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Microsoft: St. Luke’s is a “Digital First Responder”
May 06, 2020

St. Luke’s Embraces Microsoft Teams Software to Care for Patients and Facilitate Communication During COVID Pandemic

What do you do during a pandemic if you need to see a doctor for a concern other than COVID? Live with the symptoms? Ignore them? Hope that maybe your pain or discomfort will magically disappear? Risk even greater medical issues because you didn’t seek help for a critical or chronic condition?

Realtime, remote and safe communication is paramount to conducting business and caring for patients efficiently during a pandemic, and St. Luke’s longtime partnership with Microsoft continues to reap benefits for patients and providers alike under arduous and unusual circumstances.

In March, as COVID-19 began to spread throughout the Lehigh Valley, St. Luke’s launched several new and innovative applications with MS Teams, led by colleagues from IT, St. Luke’s Physician Group (SLPG) and patient care teams from the Department of Nursing. More than 1,900 physicians, advanced practitioners, office staff and administrators were trained for virtual visits with patients in just three days, says James Balshi, MD, St. Luke’s Chief Medical Information Officer.

“From a starting point of zero elective, scheduled virtual visits, we have logged well over 100,000 to date,” he reported – more than any other hospital in the region. St. Luke‘s took extraordinary steps to keep as many patient appointments as possible by establishing itself as the regional leader in digital health.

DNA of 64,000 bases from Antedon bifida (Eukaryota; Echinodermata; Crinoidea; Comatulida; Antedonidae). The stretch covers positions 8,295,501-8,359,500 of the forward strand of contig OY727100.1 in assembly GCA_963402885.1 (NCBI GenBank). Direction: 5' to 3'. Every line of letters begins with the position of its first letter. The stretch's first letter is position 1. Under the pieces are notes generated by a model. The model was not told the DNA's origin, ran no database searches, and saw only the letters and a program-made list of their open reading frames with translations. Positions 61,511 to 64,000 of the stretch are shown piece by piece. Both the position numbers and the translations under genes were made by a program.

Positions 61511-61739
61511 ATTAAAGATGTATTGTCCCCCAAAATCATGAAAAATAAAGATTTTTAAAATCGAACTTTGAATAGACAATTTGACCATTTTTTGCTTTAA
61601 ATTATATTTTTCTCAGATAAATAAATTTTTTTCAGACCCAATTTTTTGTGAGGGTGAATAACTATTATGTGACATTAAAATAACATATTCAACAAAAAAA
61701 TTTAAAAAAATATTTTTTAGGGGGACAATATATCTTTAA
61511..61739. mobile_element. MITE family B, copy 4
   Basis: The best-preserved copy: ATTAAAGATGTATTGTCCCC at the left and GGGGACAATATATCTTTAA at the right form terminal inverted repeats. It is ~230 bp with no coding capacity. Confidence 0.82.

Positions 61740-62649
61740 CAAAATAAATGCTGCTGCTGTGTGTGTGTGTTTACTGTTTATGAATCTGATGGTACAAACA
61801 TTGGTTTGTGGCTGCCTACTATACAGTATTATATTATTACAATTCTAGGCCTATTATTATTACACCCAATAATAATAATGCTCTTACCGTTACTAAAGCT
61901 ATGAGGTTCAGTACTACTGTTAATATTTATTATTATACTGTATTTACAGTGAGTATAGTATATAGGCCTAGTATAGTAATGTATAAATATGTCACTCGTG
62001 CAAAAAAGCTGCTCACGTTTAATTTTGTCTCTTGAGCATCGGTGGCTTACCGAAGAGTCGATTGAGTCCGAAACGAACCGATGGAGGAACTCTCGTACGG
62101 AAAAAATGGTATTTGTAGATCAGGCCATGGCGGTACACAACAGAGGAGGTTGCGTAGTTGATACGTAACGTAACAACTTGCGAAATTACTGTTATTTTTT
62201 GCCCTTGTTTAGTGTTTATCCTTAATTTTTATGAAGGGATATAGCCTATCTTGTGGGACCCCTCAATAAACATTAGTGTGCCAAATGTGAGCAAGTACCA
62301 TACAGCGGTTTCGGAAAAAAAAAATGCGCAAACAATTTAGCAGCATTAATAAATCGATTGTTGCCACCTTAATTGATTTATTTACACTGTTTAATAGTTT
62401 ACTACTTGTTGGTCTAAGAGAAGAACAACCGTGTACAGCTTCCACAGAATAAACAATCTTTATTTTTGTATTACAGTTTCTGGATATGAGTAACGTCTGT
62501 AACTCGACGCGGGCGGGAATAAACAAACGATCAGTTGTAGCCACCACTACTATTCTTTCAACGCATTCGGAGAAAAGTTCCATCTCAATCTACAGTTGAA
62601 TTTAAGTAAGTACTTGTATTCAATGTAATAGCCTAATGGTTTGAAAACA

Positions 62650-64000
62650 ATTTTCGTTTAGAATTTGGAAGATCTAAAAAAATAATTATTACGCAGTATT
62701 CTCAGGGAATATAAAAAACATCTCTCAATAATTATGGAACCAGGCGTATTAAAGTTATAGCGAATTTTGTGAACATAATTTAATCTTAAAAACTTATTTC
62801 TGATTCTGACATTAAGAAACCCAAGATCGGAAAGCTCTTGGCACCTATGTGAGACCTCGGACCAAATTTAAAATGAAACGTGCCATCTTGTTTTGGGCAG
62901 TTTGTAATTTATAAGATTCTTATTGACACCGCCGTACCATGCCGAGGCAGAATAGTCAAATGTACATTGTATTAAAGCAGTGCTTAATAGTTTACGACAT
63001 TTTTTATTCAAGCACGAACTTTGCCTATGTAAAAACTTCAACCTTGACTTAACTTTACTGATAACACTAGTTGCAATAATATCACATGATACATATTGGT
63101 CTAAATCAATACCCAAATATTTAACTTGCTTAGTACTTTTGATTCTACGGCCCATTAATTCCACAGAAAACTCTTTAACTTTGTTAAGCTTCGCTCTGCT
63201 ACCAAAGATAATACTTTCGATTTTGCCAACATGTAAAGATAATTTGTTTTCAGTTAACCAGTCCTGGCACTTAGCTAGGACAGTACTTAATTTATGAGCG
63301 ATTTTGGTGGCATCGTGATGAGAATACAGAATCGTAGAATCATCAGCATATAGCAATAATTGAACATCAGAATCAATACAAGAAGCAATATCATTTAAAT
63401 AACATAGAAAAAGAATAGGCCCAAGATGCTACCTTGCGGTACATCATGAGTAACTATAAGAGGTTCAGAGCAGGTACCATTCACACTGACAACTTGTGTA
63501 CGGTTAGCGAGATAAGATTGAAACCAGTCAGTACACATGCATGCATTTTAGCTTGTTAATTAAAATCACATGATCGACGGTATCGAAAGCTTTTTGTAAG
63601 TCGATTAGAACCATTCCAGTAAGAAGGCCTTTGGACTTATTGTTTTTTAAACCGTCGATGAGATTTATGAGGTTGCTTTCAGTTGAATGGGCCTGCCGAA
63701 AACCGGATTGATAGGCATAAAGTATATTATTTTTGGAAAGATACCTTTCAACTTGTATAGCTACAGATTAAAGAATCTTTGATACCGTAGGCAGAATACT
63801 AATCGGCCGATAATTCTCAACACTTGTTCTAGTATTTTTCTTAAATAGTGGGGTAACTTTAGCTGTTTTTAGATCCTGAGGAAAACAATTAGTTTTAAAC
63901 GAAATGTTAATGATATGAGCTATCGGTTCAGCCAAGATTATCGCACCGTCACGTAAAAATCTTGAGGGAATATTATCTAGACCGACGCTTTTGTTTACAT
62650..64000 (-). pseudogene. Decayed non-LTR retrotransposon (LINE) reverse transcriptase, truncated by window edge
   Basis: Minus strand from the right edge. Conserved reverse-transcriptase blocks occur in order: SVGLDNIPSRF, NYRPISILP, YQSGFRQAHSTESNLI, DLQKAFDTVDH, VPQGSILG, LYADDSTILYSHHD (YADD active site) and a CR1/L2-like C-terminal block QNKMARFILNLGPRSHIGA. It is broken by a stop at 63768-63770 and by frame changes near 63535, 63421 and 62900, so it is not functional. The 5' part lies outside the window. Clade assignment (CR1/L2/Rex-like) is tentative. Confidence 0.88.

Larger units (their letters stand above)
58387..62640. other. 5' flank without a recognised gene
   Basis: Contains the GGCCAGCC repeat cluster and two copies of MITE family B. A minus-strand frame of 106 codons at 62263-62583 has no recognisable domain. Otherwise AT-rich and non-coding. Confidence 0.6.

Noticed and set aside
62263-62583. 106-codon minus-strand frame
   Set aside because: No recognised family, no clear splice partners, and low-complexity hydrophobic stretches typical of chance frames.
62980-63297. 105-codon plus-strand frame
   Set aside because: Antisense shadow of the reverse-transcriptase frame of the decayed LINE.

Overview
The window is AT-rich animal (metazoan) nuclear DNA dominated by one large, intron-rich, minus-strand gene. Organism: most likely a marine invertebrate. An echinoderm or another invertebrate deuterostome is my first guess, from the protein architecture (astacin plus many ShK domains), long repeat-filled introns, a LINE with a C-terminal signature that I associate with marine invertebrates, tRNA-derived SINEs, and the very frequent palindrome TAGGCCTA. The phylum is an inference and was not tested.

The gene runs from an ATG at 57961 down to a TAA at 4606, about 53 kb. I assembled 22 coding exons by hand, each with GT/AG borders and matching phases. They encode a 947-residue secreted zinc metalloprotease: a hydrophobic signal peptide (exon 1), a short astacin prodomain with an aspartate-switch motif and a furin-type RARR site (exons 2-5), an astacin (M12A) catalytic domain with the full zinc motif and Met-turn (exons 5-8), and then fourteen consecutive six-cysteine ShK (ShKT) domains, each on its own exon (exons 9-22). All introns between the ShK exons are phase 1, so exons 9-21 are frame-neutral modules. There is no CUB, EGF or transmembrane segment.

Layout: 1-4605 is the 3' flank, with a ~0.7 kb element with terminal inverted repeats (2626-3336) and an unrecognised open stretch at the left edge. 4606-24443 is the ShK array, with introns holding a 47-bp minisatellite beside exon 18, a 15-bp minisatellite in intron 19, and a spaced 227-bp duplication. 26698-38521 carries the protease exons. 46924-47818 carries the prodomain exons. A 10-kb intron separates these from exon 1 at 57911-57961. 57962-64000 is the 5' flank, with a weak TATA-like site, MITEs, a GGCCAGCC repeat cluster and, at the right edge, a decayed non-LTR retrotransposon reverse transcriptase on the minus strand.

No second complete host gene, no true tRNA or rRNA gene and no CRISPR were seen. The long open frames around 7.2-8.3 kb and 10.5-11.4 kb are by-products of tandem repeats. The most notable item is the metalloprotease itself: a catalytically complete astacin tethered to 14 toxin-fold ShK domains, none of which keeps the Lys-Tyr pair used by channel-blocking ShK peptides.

Your health care needs don’t stop, and neither do we,” states St. Luke’s family medicine physician Dennis McGorry, MD. “In most cases you can stay home and still be ‘seen’ by your doctor.”

So impressive and immediate was St. Luke’s embrace of this technology that the Network was praised as a “Digital First Responder’” by Jared Spataro, Microsoft’s Corporate Vice President on a recent episode of Talk With Your Doctor. “If there’s a ‘silver lining’ to this pandemic for providers and patients, it’s a more expanded use of Microsoft Teams to improve access to care,” said Dr. Balshi.

The telehealth function of Microsoft Teams has also facilitated personal and safe interactions between doctors and patients in the hospital setting using digital tablets. This “virtual rounding” reduces provider and staff exposure to the virus, limits unneeded use of protective personal equipment and allows family members to ‘visit’ hospitalized loved ones without risking contamination.

St. Luke’s regularly holds department meetings, Grand Rounds and other education forums, keeping staff informed in a safe, cost effective and convenient manner. Virtual meetings allow Network-wide participation in these forums that would otherwise be impractical because of travel distance and time. "Microsoft Teams allows a new level of efficiency and safety for patients, providers and families," adds Dr. Balshi. "While traditional face-to-face doctor/patient visits will always be necessary for some clinical encounters, we see Virtual Visits as a permanent enhancement in our St. Luke’s patient experience."